It was all that time being unavailable, I believe --- the final years of Wayne's life and for nearly a decade after his death, a period when Duke's always-prominent star status was evolving into near-iconic stature (for each of the 35 years since his death he has placed consistently in the Top 10 on polls of favorite male actors) --- that caused HONDO to slip largely from viewers' memory.

As for the film itself, it is a lean (with a running time of only 84 minutes), episodic tale of settlers, cavalry, and Apaches on the warpath. Plot elements that have been used over and over again. But the handling, in this case, makes all the difference. For one thing, the storyline (based on a short story and subsequent novelization by Louis L'Amour) presents the Indians respectfully and much more than just one-dimensional savages. They have been wronged and lied to, it is explained, and these are the reasons for the uprising that backgrounds the film's central chain of events. There is even a subplot involving the Apache chief Vittorio making a young white boy his blood brother due to the bravery the lad shows in attempting to protect his mother.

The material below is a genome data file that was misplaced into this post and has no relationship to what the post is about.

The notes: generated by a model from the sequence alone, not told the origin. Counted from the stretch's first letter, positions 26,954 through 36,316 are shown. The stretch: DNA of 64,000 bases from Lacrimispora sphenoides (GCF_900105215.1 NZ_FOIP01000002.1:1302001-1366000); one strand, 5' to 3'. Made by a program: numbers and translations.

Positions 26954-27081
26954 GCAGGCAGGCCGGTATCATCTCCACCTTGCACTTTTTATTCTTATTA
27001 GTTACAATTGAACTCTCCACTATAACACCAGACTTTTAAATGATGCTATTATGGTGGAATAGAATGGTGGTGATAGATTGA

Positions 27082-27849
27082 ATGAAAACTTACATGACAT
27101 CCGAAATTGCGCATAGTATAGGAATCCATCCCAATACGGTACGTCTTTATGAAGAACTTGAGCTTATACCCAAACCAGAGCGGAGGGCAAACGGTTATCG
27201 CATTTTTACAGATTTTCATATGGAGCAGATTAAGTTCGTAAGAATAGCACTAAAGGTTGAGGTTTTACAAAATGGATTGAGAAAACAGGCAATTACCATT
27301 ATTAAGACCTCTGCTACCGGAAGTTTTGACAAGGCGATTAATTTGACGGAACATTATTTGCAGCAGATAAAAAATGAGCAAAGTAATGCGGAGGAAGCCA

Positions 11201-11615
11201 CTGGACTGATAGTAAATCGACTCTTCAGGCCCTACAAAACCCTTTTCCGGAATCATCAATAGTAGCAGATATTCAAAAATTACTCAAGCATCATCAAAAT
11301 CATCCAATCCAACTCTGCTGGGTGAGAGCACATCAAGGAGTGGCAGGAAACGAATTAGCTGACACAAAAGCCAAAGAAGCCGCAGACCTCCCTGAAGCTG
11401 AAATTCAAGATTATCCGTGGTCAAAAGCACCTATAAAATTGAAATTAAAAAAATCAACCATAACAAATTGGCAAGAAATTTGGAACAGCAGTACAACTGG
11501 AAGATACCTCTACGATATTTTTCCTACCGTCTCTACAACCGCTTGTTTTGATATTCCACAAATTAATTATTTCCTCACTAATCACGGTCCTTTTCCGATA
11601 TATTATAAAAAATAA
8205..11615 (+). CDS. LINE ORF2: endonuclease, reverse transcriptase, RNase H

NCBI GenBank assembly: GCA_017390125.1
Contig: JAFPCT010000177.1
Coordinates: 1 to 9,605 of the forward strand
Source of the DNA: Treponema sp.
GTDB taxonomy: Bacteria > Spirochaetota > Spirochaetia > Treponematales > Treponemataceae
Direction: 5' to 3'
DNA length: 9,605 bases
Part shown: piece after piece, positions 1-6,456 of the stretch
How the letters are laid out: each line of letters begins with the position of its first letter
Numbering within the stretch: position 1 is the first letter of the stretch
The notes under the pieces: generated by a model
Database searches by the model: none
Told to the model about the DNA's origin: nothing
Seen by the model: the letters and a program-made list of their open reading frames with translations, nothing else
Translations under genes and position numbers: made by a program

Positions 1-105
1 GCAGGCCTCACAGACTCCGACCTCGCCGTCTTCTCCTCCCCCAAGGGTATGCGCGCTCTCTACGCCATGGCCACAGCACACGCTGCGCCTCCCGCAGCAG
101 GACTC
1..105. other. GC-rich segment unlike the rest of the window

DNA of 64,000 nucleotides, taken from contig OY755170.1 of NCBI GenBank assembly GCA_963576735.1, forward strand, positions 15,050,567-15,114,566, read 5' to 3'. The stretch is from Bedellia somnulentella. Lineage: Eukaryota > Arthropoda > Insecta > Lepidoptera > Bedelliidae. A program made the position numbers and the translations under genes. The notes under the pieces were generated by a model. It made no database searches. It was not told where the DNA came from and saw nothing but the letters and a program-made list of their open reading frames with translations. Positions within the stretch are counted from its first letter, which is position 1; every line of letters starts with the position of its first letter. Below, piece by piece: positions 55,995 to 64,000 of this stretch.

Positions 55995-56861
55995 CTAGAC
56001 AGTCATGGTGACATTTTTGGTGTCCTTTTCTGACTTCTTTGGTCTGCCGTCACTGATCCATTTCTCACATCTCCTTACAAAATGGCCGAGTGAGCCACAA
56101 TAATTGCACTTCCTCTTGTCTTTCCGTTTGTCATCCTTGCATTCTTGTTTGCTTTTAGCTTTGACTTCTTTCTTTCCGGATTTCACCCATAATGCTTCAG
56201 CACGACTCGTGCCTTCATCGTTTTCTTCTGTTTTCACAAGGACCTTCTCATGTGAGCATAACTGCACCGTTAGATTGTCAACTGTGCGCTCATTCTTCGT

Other characters are multi-dimensional as well --- mainly Wayne as Hondo Lane, a former gunfighter and now cavalry dispatch rider; and Geraldine Page as Angie Lowe, a plain-featured, decent, hard-working pioneer wife and mother whose husband is a lout and a coward who leaves her and their son alone and unprotected on a remote ranch. The slowly building romance between Hondo and Mrs. Lowe --- made even more strained by the fact that Hondo was forced to kill Angie's husband when the latter attempted to ambush him --- is wonderfully layered and acted, especially by Miss Page, whose award nomination was surely justified.
(For what it's worth note: 20 years later, Wayne would again play a character simply called "Lane" opposite Ann Margaret's "Mrs. Lowe" in Burt Kennedy's THE TRAIN ROBBERS – a decent but decidedly less powerful film.)
When the action comes in HONDO --- and it is plentiful, what with chases on horseback, gunfights, a saloon brawl, a knife fight, and the aforementioned running battle at the end
--- it is staged every bit as expertly.

I highly recommend this film.
If you, like me, haven't seen it or thought about in a while --- or for sure if you've never seen it --- then I urge you to seek it out. If you like Westerns, I guarantee you won't be disappointed.